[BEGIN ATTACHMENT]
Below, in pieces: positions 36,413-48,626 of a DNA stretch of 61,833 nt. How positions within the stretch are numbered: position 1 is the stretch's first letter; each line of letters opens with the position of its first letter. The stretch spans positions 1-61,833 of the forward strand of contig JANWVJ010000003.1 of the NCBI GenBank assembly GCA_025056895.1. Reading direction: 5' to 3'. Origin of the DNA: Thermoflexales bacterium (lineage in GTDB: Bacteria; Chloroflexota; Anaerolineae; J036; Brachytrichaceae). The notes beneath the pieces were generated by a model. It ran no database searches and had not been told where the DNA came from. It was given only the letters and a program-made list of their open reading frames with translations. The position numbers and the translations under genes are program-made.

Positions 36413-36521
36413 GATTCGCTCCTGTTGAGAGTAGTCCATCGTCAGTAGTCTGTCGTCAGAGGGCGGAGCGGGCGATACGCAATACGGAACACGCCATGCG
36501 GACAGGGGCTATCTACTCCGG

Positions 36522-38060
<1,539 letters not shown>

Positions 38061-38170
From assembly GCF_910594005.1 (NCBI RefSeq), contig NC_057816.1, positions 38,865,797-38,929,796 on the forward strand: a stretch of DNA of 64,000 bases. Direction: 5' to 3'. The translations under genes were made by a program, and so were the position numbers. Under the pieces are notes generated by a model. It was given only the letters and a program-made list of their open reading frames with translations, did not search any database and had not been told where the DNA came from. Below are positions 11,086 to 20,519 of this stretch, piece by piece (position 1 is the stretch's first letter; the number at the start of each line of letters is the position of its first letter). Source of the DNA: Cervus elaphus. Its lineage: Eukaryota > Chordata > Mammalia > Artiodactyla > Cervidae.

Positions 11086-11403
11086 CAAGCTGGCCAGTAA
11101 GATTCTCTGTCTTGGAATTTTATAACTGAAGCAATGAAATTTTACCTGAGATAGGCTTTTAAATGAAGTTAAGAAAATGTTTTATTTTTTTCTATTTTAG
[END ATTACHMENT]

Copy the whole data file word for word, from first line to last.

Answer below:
Below, in pieces: positions 36,413-48,626 of a DNA stretch of 61,833 nt. How positions within the stretch are numbered: position 1 is the stretch's first letter; each line of letters opens with the position of its first letter. The stretch spans positions 1-61,833 of the forward strand of contig JANWVJ010000003.1 of the NCBI GenBank assembly GCA_025056895.1. Reading direction: 5' to 3'. Origin of the DNA: Thermoflexales bacterium (lineage in GTDB: Bacteria; Chloroflexota; Anaerolineae; J036; Brachytrichaceae). The notes beneath the pieces were generated by a model. It ran no database searches and had not been told where the DNA came from. It was given only the letters and a program-made list of their open reading frames with translations. The position numbers and the translations under genes are program-made.

Positions 36413-36521
36413 GATTCGCTCCTGTTGAGAGTAGTCCATCGTCAGTAGTCTGTCGTCAGAGGGCGGAGCGGGCGATACGCAATACGGAACACGCCATGCG
36501 GACAGGGGCTATCTACTCCGG

Positions 36522-38060
<1,539 letters not shown>

Positions 38061-38170
From assembly GCF_910594005.1 (NCBI RefSeq), contig NC_057816.1, positions 38,865,797-38,929,796 on the forward strand: a stretch of DNA of 64,000 bases. Direction: 5' to 3'. The translations under genes were made by a program, and so were the position numbers. Under the pieces are notes generated by a model. It was given only the letters and a program-made list of their open reading frames with translations, did not search any database and had not been told where the DNA came from. Below are positions 11,086 to 20,519 of this stretch, piece by piece (position 1 is the stretch's first letter; the number at the start of each line of letters is the position of its first letter). Source of the DNA: Cervus elaphus. Its lineage: Eukaryota > Chordata > Mammalia > Artiodactyla > Cervidae.

Positions 11086-11403
11086 CAAGCTGGCCAGTAA
11101 GATTCTCTGTCTTGGAATTTTATAACTGAAGCAATGAAATTTTACCTGAGATAGGCTTTTAAATGAAGTTAAGAAAATGTTTTATTTTTTTCTATTTTAG